But most of me has alarm bells going off and wonders why, if this drug has only been on the market for a little over a year, and I've been taking it for a little over 4, and long term affects are not know, then WHY wouldn't you do routine blood work? There are possible issues with elevated liver enzymes -- I actually had one occurrence of that during the trial -- and so at the very least double checking that might be in order, no?

And he didn't seem at all interested in the fact that I'd had a breast cyst and had to have it aspirated. I had a surgeon try and talk me into a biopsy but chose to wait three months and have a repeat mammo and ultrasound.

I'll be scheduling those this week.

This drug works in ways that I obviously don't have the education nor background to fully comprehend, but I do know that it sequesters T-cells in the lymph glands. I do know there are lymph glands throughout our bodies. They couldn't tell me what that cyst's contents were as it contained too few cells to determine.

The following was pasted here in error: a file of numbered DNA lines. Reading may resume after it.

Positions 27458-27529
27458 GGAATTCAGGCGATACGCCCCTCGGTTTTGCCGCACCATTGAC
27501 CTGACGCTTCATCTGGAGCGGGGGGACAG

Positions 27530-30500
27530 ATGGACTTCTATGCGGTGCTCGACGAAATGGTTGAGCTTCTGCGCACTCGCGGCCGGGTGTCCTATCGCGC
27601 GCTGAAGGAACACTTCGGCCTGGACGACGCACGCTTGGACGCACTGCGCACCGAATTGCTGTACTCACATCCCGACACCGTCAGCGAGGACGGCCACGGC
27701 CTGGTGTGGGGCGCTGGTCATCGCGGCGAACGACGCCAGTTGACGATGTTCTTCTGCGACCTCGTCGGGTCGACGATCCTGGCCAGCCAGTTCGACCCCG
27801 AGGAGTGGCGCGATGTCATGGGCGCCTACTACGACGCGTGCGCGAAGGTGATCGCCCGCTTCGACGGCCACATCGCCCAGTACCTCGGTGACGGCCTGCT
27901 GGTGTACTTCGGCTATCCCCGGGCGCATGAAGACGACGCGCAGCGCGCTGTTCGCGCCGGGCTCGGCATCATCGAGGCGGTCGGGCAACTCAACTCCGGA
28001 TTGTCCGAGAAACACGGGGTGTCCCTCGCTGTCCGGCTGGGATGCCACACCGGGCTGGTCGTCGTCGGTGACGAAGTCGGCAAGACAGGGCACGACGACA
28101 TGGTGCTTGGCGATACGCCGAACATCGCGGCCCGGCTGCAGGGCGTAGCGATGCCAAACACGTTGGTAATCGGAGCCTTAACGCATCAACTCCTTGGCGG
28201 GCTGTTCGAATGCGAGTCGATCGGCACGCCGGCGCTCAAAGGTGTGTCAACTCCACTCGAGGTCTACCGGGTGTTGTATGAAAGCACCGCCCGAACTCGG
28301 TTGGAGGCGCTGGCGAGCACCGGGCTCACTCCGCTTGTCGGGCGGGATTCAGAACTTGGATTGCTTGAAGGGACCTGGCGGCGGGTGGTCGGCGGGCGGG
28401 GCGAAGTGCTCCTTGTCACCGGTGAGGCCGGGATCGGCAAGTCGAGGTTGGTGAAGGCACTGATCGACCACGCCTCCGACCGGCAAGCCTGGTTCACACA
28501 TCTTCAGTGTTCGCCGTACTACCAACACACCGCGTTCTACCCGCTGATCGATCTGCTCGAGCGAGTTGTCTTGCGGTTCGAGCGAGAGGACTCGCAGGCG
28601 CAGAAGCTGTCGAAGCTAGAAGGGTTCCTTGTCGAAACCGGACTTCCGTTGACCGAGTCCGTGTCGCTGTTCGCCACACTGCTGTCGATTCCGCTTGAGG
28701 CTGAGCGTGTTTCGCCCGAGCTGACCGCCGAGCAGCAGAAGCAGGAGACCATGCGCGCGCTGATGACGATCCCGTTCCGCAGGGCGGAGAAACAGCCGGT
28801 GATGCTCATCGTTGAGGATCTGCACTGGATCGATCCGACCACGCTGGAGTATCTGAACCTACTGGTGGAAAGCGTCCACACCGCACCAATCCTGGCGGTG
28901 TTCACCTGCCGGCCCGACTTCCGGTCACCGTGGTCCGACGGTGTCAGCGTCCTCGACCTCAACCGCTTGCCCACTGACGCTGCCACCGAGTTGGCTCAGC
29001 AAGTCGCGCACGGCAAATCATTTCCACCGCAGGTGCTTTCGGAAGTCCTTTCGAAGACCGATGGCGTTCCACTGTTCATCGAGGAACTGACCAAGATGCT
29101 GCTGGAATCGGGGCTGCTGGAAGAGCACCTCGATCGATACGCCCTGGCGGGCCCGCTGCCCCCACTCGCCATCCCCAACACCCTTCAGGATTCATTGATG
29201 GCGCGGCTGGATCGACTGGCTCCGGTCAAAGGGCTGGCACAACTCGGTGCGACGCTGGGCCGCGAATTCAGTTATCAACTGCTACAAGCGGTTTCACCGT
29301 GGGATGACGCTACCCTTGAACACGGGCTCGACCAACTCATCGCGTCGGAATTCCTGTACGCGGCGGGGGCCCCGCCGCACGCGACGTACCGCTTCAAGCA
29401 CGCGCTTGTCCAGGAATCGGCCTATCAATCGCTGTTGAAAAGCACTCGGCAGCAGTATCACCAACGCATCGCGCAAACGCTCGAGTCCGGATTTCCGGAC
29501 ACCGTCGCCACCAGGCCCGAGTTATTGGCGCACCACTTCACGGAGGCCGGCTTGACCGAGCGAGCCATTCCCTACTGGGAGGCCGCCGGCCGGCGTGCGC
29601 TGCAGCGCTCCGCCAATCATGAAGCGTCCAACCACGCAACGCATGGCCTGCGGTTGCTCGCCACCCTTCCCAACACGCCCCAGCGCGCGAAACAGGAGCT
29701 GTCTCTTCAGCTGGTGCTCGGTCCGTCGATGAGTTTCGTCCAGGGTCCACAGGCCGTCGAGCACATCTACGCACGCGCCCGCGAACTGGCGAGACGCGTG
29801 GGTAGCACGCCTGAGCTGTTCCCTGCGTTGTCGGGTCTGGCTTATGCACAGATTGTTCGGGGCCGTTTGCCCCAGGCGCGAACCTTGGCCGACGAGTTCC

So, I'm happy that my doctor was so happy with all he'd seen at our visit, but I didn't leave there feeling all warm and fuzzy.

Maybe it's just the hypochondriac in me, but I'm still waiting for the other shoe to drop.


  1. Seems to me that you are not acting like a hypochondriac. Given the fact that you had a flu bug that kept you in bed for over a week, he should have ordered blood tests to check your lymphocyte count.

    I hope that all your exacerbation issues (psudo or not) have resolved.


  2. I completely understand and empathize with your frustration here--SOME of us are powerfully attuned to our bodies, and I have yet to meet a doctor who truly GETS that--that understands that some of his or her patients actually do have insights into their own situations that can shave time and procedure off the work of diagnosis and treatment. And in your case, potentially assist the "experts" in tracking what is obviously a more-than-promising treatment. You'd think they'd do the freaking blood-work if only to continue to measure efficacy.